Growing Hippeastrum Amaryllis Indoors – tips
Amaryllis hippeastrum are bulb flowering type plants that produce a cluster of attractive trumpet like flowers in different color variation.
Some confusion over the years has occurred between the hippeastrum and amaryllis when both are actually a separate genus.
The amaryllis talked about on this page are actually hippeastrum bulbous plants. Amaryllis is the common name for these plants, however, it is also the genus for another type of bulb from the same family (Amaryllidaceae) native to South Africa.
The main characteristics when looking for the differences between these is the Amaryllis (from the genus) has no leaves during flowering time, solid stems, and produces 6 -12 flowers, while the hippeastrum (amaryllis used for the common name) produces leaves after flowering, has hollow stems and blooms 3 – 6 flowers.
Species and hybrids: There are close to 100 hippeastrum species and who knows how many hybrids are available now. Most that are sold are likely to be a hybrids which are usually bought during fall, ready for blooming during the winter months.
Foliage: The hippeastrum produces one or two stalks that grow up to 30 in tall and fairly wide light green leaves. The strap like leaves which grow up to 18 inches long usually arrive during or just after flowering. Once the flowers and stalk begin to die and they’re cut away it can look quite unattractive.
Flowering: The flowers usually bloom during winter or spring (after 6 -10 weeks of the bulb being planted) and display clusters of trumpet looking flowers in various colors (red, orange, pink, and striped or shaded). These decorative flowers need to be cut away with the stalk once they begin to fade.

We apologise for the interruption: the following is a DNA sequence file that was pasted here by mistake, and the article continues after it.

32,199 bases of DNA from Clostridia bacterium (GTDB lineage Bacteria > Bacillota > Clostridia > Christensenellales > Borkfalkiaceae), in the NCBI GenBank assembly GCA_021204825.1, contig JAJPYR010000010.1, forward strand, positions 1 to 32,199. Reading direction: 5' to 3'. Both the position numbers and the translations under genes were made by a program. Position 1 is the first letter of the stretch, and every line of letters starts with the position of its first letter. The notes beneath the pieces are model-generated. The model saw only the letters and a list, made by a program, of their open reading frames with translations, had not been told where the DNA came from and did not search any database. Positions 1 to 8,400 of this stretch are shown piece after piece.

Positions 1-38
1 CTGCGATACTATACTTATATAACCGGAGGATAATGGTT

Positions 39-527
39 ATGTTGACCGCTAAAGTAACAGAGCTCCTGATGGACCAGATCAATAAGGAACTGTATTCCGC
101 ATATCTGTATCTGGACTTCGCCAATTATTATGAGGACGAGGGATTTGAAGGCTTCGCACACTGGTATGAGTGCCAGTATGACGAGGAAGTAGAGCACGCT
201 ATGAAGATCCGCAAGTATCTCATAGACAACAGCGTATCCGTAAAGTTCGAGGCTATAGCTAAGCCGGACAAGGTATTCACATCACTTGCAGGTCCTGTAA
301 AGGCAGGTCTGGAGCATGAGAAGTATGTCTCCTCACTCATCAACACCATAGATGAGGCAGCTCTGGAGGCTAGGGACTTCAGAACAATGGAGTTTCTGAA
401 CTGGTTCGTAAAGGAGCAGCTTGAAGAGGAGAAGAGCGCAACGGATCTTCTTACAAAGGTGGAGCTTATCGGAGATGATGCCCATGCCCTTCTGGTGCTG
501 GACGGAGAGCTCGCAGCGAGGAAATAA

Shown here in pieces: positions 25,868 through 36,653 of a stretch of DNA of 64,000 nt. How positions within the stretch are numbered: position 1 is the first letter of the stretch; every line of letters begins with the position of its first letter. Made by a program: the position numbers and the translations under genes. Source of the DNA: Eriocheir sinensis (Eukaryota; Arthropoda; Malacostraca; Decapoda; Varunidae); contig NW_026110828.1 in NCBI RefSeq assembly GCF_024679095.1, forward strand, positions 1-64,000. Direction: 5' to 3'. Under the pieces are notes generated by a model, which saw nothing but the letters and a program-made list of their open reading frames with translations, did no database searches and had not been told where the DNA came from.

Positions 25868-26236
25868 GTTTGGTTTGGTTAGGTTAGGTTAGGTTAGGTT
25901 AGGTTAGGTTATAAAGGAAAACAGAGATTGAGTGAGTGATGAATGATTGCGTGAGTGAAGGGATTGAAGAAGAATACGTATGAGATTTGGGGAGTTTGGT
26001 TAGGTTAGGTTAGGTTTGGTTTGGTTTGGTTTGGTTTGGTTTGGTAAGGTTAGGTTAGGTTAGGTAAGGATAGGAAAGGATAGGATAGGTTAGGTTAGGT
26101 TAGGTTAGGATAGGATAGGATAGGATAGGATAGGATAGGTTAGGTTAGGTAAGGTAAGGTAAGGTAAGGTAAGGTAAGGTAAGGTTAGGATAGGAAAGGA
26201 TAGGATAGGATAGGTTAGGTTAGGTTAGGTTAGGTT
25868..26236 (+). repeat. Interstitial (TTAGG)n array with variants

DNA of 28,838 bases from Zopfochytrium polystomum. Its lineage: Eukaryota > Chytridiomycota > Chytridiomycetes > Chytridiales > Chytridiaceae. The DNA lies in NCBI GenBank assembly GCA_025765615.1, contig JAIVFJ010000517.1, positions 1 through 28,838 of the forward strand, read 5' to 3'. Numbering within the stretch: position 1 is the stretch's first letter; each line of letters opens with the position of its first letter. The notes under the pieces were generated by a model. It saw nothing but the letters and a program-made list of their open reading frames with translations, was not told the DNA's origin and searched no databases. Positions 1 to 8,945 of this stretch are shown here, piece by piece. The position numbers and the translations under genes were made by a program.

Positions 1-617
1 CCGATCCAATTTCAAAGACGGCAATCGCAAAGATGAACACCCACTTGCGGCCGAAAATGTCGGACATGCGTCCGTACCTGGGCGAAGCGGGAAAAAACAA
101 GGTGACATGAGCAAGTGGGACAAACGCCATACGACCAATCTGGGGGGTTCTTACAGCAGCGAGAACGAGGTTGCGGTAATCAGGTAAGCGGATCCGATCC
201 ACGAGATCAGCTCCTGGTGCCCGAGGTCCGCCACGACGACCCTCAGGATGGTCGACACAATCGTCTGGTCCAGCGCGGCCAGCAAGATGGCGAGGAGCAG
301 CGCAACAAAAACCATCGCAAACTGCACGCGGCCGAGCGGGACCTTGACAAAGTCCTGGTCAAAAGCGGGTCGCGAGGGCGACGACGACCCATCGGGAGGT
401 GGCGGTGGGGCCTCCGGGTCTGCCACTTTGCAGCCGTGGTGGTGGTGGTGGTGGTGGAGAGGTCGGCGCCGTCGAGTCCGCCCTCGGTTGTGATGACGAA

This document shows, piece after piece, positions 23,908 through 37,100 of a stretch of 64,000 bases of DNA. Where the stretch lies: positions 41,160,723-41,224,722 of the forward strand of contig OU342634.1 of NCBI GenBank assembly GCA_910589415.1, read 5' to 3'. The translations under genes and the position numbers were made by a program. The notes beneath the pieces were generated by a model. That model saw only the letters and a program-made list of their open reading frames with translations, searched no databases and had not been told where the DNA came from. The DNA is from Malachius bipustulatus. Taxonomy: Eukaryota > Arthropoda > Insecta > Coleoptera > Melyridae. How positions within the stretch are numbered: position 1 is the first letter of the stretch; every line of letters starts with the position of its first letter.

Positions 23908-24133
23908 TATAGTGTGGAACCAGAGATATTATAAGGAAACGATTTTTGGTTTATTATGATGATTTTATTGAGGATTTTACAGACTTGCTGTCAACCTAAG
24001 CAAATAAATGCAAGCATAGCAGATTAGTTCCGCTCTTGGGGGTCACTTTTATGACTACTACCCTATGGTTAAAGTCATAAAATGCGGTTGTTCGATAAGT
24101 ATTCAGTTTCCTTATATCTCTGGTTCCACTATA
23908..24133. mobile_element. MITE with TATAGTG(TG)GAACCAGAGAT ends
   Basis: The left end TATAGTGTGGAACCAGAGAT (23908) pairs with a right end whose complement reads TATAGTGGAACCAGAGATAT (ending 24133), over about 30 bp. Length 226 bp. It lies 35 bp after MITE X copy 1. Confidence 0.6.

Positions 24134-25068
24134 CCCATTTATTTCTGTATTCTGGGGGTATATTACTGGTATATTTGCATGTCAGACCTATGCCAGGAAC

Care after the flowering period
After the flowering period the stalks will start sagging which need to be cut away with the flowers (as close to the bulb as possible) and just keep the leaves. For the next six weeks a grower needs to fertilize and water the hippeastrum frequently (as normal) to encourage growth for the next growing season.
You may need to support the leaves when they have grown large by tying them to a bamboo stick, otherwise they just hang over the pot – looking very unattractive.
When the leaves begin to turn yellow at the beginning of fall it’s now time to prune them back so they’re only 2 inches long. If the plant has grown outside a grower would remove the bulb from it’s soil to prevent frost killing it and store the bulb in a cool room.
From September place the plant pot in a cool spot (approximately 55°f – 13°c), reduce watering and stop fertilizing the soil for 8 to 10 weeks. After this 8 – 10 week period – begin watering once the soil becomes dry to the touch and fertilize once every two weeks. You can now expect new growth and flowers during winter.
Note: Many buyers of this plant just throw the plant away after flowering. However, for those willing to offer some care and attention they can see them bloom for future seasons.
Origin: South America.
Names: Amaryllis (common). Hippeastrum (botanical/scientific).
Max Growth (approx): Height 30 in/75 cm.
Poisonous for pets: Toxic to cats and dogs.